Finally, racial inequality deserves separate attention. Although Vale and Kelly characterize public housing as “racially and economically segregated from more prosperous parts of the city,” most of their discussion of policies is silent on race, as are contemporary policy frameworks like HOPE VI and MTO. Race may be implicit, but the principal focus is more centrally placed on poverty deconcentration and economic integration. Although about a third of the public housing population in the U.S. is white, the vast majority of public housing residents living in high poverty neighborhoods are either black or Hispanic, and these families are three times as likely to live in neighborhoods of 40 percent poverty or greater than their white counterparts. The issue of race and the structural nature of racial disadvantage, too, need to be addressed “head on.”
 Briggs, Xavier de Souza (1998), “Brown kids in white suburbs: Housing mobility and the many faces of social capital. Housing Policy Debate 9(1): 177-221; Popkin, S.J. 2006, “The HOPE VI program: What has happened to the residents?” pp. 68-92 in L. Bennett, J.L. Smith and P.A. Wright (eds.), Where are poor people to live? Transforming public housing communities. Armonk, NY: M.E.Sharpe; Venkatesh, S.A. and I. Celimli 2004, “Tearing down the community,” Shelterforce 138 http://www.hni.org/online/issues/sf138.html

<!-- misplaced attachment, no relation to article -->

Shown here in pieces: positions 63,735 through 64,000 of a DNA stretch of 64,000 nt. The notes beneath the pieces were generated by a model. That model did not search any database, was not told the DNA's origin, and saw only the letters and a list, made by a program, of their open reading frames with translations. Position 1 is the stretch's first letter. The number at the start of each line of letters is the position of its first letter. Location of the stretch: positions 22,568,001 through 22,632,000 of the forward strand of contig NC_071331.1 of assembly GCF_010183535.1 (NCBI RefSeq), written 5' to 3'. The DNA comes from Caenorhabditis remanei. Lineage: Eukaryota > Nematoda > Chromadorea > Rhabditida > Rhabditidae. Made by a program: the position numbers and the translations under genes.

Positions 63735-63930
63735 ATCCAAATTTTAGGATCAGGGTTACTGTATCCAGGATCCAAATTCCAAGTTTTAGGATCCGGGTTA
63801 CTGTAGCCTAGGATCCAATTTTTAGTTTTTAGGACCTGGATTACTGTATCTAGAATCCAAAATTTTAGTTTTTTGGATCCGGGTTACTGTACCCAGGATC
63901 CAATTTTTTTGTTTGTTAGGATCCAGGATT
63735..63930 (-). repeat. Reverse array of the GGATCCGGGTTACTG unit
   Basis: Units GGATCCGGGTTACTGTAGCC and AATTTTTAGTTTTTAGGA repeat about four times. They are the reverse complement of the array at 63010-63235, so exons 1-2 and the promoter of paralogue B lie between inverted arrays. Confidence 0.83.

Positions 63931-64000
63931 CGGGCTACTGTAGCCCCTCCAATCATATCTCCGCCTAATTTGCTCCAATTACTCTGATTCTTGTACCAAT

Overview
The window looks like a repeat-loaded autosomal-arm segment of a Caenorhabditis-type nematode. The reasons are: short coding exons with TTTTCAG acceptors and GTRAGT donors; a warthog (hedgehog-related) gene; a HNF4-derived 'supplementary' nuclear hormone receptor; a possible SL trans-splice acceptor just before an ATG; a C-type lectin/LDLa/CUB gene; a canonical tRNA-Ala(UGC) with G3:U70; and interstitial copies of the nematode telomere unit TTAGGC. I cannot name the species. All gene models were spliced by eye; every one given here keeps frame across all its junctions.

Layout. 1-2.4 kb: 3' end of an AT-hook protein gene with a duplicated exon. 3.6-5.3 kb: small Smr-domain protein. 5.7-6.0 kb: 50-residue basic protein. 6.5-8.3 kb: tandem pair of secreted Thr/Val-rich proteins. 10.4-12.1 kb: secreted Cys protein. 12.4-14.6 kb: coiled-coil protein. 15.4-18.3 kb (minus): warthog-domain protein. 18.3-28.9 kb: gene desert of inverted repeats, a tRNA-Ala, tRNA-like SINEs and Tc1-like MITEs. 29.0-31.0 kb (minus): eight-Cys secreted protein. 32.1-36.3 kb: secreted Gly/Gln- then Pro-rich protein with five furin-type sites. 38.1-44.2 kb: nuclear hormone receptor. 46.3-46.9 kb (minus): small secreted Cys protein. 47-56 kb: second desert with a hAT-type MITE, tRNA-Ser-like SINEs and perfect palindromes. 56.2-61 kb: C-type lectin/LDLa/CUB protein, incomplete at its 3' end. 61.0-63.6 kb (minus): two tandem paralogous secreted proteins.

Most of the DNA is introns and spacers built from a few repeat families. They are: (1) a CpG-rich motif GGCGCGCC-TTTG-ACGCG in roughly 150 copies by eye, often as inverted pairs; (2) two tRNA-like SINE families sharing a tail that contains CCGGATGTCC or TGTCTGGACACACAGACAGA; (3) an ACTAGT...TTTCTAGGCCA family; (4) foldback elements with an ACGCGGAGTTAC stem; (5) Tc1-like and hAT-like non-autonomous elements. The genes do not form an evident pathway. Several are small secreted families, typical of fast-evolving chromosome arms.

Bloom, H., J. Riccio and N. Verma 2005, Promoting work in public housing: The effectiveness of Jobs-Plus. New York, NY: MDRC.
 Chaskin, R.J. and M.L. Joseph 2015, Integrating the inner city: The promise and perils of mixed-income public housing transformation. Chicago, IL: The University of Chicago Press.
 Desmond, M. 2015, Unaffordable America: Poverty, Housing and Eviction. Madison, WI: Institute for Research on Poverty.
 Chaskin and Joseph, op. cit.
 Katz, M. 2010, “Narratives of failure? Historical interpretations of federal urban policy.” City and Community 9: 13–22.
 National Low Income Housing Coalition 2012, Housing Spotlight 2(2). Washington, DC: National Low Income Housing Coalition.